When I was in the beginning of the writing up phase of my PhD thesis, one of my supervisors handed back a chapter and rather matter of factly told me that it failed the ‘so what?’ test. It was brutal and it hurt, but his feedback ultimately led to a much better thesis. What he meant by the comment was: why should anyone care about what I had written? I had failed to make the case for why my story was important. I think that is probably the single most important question anyone can hold in their mind when they are communicating something they care about: am I telling people why this matters?
I recently read a press release and corresponding article by Dr Peter Doshi of the BMJ which really shocked me. The current population-wide vaccine trials are not designed to answer the only question worth asking: do the vaccines protect against severe disease? As the article says, “None of the trials currently under way are designed to detect a reduction in any serious outcome such as hospital admissions, use of intensive care, or deaths. Nor are the vaccines being studied to determine whether they can interrupt transmission of the virus.”
I find this flabbergasting. How can population-wide vaccine trials be undertaken for a question that is not worth answering? Who cares if the vaccines are proven to protect against mild forms of COVID? The only thing that matters is that the vaccines protect the vulnerable from severe disease and dying and this is something that will never be answered by these trials.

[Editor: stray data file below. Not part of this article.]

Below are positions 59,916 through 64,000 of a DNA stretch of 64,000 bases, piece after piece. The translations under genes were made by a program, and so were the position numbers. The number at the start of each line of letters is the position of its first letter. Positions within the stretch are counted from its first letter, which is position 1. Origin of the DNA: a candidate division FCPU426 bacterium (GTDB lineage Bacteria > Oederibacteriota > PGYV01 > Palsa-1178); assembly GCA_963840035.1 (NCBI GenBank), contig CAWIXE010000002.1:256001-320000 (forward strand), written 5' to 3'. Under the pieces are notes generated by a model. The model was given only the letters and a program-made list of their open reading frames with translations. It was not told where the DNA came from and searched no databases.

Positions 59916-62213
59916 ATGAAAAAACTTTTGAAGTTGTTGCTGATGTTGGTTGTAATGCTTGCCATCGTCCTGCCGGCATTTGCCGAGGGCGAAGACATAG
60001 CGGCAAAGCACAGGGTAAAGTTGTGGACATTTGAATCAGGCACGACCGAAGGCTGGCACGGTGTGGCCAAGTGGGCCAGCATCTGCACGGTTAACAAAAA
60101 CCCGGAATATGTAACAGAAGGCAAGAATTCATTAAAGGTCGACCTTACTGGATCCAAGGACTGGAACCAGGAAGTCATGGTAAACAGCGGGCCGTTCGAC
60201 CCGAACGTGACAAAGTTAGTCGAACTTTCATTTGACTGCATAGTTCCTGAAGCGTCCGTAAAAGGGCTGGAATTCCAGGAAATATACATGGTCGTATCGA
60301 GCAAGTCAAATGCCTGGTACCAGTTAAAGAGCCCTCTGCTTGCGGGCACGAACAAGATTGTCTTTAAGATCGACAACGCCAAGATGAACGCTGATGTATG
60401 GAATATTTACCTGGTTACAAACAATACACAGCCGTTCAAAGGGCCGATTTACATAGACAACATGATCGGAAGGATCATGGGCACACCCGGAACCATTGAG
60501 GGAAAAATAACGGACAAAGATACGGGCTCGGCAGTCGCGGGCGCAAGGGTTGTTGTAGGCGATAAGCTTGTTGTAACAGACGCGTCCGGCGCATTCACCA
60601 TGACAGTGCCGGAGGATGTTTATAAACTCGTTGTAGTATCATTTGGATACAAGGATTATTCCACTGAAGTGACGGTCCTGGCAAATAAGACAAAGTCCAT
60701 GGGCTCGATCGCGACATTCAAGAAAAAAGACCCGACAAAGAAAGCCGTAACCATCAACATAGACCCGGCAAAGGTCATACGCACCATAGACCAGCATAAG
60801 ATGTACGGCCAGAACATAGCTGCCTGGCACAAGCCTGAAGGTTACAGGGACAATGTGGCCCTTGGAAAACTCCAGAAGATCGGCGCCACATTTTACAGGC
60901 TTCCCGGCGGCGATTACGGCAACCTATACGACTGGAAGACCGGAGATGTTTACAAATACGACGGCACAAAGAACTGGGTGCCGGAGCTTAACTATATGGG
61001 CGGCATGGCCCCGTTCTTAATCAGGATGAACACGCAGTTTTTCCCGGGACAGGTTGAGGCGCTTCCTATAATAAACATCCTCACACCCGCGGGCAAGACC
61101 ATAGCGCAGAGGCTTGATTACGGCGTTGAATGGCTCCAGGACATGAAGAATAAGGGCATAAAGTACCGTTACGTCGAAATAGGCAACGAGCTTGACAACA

In short, the entire vaccine trials have utterly and totally failed the ‘so what?’ test. And what’s more dangerous is that it is unlikely that Dr Doshi’s article will get much press, which means that, should these vaccines pass their trial, most people will not understand the nothingness it means and therefore likely still continue to clamour for the containment and discrimination of unvaccinated people.
The moral bankruptcy of this whole situation never ceases to amaze me.